In a week busy with announcements from the IFA consumer electronics show in Berlin, we've thumbing through great innovations and, inevitably, technological chaff.
But not so with this week's bevy of reviews. Kicking things off with the wunderbar Canon EOS 70D - it pretty much redefines mid-level DSLR cameras - we've been blessed with a variety of other goodies too.
Samsung has come in strong and not just off the back of its IFA Unpacked event and press conference. Ever the company to release bags of products, we've homed in on just two of its more prolific current spectacles: the Galaxy Mega 6.3-inch smartphone and rather lovely, albeit pricey, 55-inch 8000 series TV.
Wrap that lot up with some gaming goodies - including Rayman: Legends and the rather curious Wikipad gaming tablet - and, as ever, it's been a varied week of non-stop techie fun here on the 'Lint.
It's also been the week of no sleep with so much to see at IFA. The tech machine keeps on turning and many of these just-announced products will line the review pages of Pocket-lint in the coming months. Exciting times.
Canon EOS 70D
The 70D represents the DSLR in the post-mirror age... and it's really astounded us. If you're looking for an all-rounder when it comes to both still images and movie capture then there's no other pure DSLR out there that can offer such a varied and successful feature set.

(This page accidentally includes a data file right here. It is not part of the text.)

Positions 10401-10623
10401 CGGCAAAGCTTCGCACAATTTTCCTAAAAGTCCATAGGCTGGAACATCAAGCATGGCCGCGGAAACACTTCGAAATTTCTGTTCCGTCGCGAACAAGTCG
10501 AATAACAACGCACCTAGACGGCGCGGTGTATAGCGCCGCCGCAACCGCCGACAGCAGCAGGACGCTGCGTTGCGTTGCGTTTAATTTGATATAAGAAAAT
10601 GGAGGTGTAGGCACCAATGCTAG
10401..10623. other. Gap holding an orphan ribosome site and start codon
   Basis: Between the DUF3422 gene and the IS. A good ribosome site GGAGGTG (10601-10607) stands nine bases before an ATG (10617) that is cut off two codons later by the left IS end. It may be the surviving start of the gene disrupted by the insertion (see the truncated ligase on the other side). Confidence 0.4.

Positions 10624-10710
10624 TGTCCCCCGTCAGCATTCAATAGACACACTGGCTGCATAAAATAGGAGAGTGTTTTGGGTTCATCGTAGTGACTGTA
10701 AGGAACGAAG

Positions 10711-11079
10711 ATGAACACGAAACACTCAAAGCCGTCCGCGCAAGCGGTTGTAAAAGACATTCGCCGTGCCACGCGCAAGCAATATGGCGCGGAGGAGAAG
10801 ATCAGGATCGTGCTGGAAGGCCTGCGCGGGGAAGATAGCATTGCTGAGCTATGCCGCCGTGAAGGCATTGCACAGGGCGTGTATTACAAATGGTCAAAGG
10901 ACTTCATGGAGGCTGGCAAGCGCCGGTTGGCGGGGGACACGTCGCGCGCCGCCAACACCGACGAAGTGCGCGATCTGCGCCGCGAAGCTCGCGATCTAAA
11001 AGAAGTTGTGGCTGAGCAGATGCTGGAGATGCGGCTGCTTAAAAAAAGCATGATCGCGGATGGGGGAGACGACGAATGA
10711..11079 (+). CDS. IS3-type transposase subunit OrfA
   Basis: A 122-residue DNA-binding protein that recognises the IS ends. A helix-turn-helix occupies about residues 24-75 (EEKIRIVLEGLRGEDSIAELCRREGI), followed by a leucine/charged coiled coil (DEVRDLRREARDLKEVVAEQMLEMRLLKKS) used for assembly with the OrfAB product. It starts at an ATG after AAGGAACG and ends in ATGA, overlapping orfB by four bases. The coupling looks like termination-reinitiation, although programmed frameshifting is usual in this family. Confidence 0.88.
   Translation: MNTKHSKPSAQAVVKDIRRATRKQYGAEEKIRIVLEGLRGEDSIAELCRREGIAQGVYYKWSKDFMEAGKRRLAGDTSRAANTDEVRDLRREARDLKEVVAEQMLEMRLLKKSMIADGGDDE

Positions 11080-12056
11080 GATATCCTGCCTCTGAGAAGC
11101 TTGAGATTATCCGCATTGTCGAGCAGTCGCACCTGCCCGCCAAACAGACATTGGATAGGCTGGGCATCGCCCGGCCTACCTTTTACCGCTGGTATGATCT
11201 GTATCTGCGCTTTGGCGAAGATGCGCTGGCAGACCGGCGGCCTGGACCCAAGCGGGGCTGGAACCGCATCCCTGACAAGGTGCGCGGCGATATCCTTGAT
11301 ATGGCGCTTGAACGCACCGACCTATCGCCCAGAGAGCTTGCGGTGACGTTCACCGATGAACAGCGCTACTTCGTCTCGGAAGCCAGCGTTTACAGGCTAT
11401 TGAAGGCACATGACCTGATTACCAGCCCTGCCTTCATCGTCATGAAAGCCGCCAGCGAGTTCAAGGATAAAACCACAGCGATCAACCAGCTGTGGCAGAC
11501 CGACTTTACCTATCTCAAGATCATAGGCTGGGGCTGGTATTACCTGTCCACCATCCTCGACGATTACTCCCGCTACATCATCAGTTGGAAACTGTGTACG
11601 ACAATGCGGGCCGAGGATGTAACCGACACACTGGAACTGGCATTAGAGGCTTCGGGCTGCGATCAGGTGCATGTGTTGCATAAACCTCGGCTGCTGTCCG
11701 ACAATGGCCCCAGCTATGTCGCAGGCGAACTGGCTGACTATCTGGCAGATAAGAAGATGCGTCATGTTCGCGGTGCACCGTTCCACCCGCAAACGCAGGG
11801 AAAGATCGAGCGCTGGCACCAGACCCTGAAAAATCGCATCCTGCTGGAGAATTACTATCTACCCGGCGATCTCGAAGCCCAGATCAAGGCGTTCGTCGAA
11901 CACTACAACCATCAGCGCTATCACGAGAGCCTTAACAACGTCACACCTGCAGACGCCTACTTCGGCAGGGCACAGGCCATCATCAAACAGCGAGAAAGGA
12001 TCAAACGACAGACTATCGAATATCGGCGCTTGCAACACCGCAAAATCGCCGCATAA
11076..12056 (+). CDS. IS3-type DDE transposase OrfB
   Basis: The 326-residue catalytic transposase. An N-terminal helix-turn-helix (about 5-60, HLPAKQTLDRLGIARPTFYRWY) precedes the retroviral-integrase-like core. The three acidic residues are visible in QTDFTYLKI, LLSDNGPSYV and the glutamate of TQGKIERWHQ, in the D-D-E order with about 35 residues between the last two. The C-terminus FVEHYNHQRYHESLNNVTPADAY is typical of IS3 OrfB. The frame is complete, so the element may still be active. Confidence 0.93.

It's the Canon EOS M functioned.systems that really wins. The system - on-sensor phase-detection via live view and a different phase-detection system via 19-point AF system through the viewfinder - truly closes the gap on the compact system camera market. The two systems work independently depending on how you use the camera. And there's no compromise between one or the other - a revelation when considering how poorly the
It's a shame that the 70D's viewfinder doesn't offer a 100 per cent field-of-view, but otherwise a strong feature set - including a 3-inch, tilt-angle touchscreen - counters at almost every other avenue.
Price: £1,079 (body only)
Quick verdict: Great new technology, great image quality, and just great to use - there are only a few nitpick shortcomings to the. Otherwise it's as close to redefining the mid-level DSLR as we've seen in recent years. Top stuff.
Full review: Canon EOS 70D review
For the Rayman completist Legends is the ultimate platforming package. It's a wild ride through the unhinged imagination of Michael Ancel and his team that often threatens to out-Nintendo Nintendo.
Super-cutesy and murder-free it may be, but don't let that fool you: this is one hard game to beat. It's aimed at ages 7 and up, but we reckon the most hardened of gamers will find it tricky. But that's part of its pleasure: it's a retro throwback - when games were tricky - that shuns the brown-grey sludge of today's more typical and popular warfare titles.
Quick verdict: Rayman may have no arms, but he is sticking two fingers up to modern gaming. You'll end up with sore thumbs of your own along the way given how tough the game is to beat.
Full review: Rayman Legends review
Samsung Galaxy Mega
As good as the Mega is, it's not going to be for everyone. We can't give it a bad mark just because it's big, because it also succeeds in being really rather good.